13 responses to “CreateSpace paperbacks – matte vs glossy

  • DawnGillDesigns

    I always love the feel of a matte book in my hand. But, I very rarely buy a new ‘real’ book (we have only Waterstones near me) – the real books I buy tend to be direct from the author, or to take to a signing.

    Like

    • acflory

      Yeah, I was really surprised by how lovely the feel of the matte was, but like you, I rarely buy real books anymore. The Kindle is just too convenient. Love that I can carry a whole library in a thin little device. 😀

      Like

  • Widdershins

    That’s a spectacular difference. 🙂

    Like

  • Candy Korman

    You made the right choice! And thank you for explaining the gold curly thing in the photo. That would have bugged me for hours… LOL…

    Like

  • greenpete58

    Thanks, Meeka. I hope to be publishing my book in a few weeks. I’m using CreateSpace POD. I was going to use matte, but after reading this, I’ll go glossy!

    Is there anything I should tell my art designer? She should be finishing both the paperback and electronic art any day now. Does she just send me a final PDF, and then I upload this to CreatSpace?

    Like

    • acflory

      Yes, Pete but be sure she labels them clearly as you do NOT want to upload the ebook cover for the paperback! I assume she’s using a CreateSpace template for the paperback? If so you should be fine. Best of luck for the launch. 😀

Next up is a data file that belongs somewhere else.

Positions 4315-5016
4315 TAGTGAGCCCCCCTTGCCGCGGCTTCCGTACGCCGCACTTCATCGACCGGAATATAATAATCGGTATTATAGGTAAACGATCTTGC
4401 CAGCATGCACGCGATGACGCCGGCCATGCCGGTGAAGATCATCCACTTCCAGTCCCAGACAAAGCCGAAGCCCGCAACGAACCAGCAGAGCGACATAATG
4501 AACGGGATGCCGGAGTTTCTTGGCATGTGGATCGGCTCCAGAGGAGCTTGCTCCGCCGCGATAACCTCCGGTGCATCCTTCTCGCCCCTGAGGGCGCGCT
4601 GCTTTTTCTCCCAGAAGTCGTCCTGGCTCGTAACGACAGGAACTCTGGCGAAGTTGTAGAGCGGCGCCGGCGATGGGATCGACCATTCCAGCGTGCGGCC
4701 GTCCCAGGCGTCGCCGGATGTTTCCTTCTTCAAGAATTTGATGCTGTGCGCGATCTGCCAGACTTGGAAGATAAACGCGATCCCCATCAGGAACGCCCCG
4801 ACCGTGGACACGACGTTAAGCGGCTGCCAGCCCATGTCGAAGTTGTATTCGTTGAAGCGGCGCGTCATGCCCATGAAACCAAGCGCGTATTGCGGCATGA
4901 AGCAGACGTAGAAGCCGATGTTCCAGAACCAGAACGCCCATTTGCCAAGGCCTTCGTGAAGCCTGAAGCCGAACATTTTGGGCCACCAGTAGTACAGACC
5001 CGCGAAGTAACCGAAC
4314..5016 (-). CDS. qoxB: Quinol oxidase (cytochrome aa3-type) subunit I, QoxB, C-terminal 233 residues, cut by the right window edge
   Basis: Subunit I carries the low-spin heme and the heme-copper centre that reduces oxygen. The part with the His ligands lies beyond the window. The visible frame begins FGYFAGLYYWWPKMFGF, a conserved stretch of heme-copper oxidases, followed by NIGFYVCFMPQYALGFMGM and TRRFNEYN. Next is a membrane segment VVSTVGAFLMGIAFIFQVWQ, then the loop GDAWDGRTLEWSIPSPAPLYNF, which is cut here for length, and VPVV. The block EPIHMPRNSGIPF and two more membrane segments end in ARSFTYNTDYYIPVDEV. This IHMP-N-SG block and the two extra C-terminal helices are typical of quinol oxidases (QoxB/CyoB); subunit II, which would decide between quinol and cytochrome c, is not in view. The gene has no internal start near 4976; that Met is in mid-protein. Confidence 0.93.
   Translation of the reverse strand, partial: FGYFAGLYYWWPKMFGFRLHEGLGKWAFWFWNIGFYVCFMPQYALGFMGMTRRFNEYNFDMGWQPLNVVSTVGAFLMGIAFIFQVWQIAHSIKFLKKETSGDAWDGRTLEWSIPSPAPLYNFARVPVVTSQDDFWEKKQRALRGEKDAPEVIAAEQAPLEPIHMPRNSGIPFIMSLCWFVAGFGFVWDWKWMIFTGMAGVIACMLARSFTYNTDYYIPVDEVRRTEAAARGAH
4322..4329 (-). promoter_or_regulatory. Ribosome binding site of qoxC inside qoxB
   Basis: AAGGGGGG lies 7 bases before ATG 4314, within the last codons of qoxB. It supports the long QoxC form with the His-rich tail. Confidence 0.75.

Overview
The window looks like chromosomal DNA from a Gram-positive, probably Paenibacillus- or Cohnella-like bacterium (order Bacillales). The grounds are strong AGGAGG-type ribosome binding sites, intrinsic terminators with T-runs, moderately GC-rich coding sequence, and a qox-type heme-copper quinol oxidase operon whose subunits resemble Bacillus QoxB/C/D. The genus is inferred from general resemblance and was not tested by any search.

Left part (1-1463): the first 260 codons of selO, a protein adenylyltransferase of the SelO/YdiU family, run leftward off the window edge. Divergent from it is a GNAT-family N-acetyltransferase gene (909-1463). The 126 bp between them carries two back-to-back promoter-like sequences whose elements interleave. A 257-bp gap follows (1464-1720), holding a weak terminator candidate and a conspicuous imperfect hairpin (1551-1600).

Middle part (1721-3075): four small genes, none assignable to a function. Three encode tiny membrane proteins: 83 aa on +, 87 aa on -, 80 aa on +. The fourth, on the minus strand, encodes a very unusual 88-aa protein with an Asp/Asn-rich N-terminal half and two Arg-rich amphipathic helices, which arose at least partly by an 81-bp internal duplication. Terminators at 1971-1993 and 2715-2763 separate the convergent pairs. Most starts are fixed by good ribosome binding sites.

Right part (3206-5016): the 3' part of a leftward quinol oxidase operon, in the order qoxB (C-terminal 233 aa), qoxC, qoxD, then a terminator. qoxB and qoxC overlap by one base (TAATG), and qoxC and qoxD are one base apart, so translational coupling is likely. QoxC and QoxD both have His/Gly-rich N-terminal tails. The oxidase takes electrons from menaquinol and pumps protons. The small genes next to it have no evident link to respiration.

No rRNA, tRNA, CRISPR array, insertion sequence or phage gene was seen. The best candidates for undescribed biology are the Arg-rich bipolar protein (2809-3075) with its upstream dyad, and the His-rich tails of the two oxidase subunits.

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      • greenpete58

        Thanks, I will definitely double-check the labeling. And yes, she’s using a CreateSpace template. After researching today, I may actually go with matte. My book is about the outdoors, and emphasizes “natural,” so I don’t think glossy would be appropriate. (Will change later if I have to.) However, for black colors like your book has, I’ve heard glossy is much better.

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        • acflory

          Yes, I think for softer colours, matte can be lovely. Plus it has a tactile /feel/ as well. Very pleasant to hold and touch.
          I’d strongly recommend ordering a printed proof of your book. Maybe get two – one matte one glossy – to see exactly what the two look like?

          Like

  • laurieboris

    Paying rapt attention here. I’ll be trying out IngramSpark soon. Also, I’ve used both glossy and matte. The glossy wins, for most of the titles I’ve tried it on.

    Like

    • acflory

      This was my first experiment with matte, and I have to say the /feel/ of the cover is quite amazing – like suede, or very fine velvet. It just doesn’t look right. Btw for the covers, you’ll need to adjust them for IngramSpark as they’re not quite the same size, plus they have this other stuff that goes with the cover.
      I’ll do a very quick post to show you what I mean…

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    • acflory

      p.s. here’s the link to a very quick and dirty how to on the covers
      https://wp.me/p25AFu-2Xb

      Like